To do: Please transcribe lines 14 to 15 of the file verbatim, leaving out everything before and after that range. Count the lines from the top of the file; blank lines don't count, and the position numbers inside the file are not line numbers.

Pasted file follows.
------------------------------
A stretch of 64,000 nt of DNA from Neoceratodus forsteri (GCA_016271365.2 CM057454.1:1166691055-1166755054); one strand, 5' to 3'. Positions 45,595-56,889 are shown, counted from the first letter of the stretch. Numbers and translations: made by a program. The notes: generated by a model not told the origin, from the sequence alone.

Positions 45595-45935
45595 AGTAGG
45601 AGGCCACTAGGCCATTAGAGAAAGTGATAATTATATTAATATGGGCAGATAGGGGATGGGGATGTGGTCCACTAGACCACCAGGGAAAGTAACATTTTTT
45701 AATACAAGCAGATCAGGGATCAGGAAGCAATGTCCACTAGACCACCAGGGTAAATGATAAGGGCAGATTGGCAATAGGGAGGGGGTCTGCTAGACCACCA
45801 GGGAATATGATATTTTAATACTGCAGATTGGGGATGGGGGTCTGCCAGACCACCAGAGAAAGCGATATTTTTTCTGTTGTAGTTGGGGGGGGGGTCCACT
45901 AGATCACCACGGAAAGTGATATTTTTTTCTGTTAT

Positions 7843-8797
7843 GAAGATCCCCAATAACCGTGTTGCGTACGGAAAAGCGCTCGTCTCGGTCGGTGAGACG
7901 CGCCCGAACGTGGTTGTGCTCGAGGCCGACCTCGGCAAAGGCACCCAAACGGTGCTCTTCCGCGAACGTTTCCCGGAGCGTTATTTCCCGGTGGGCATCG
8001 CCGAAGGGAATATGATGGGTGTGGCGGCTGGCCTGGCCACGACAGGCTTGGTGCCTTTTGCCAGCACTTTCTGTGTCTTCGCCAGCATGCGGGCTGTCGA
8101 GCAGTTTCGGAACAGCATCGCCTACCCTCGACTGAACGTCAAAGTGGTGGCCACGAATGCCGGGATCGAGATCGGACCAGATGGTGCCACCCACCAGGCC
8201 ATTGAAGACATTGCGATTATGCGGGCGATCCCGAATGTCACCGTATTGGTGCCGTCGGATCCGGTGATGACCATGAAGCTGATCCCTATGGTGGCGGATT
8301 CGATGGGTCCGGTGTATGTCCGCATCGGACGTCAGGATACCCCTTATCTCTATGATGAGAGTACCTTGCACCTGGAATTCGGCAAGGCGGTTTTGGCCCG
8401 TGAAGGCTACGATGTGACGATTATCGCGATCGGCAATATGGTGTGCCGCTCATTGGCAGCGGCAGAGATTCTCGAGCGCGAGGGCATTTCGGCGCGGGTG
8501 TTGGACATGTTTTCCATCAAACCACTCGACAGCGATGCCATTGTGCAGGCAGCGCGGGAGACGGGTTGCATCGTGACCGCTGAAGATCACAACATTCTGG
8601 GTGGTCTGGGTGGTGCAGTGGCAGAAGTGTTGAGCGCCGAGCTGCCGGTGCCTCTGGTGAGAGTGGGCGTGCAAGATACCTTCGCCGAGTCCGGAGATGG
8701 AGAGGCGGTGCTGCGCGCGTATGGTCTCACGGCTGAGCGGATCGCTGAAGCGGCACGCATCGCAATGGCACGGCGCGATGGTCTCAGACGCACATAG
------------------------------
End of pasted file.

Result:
8301 CGATGGGTCCGGTGTATGTCCGCATCGGACGTCAGGATACCCCTTATCTCTATGATGAGAGTACCTTGCACCTGGAATTCGGCAAGGCGGTTTTGGCCCG
8401 TGAAGGCTACGATGTGACGATTATCGCGATCGGCAATATGGTGTGCCGCTCATTGGCAGCGGCAGAGATTCTCGAGCGCGAGGGCATTTCGGCGCGGGTG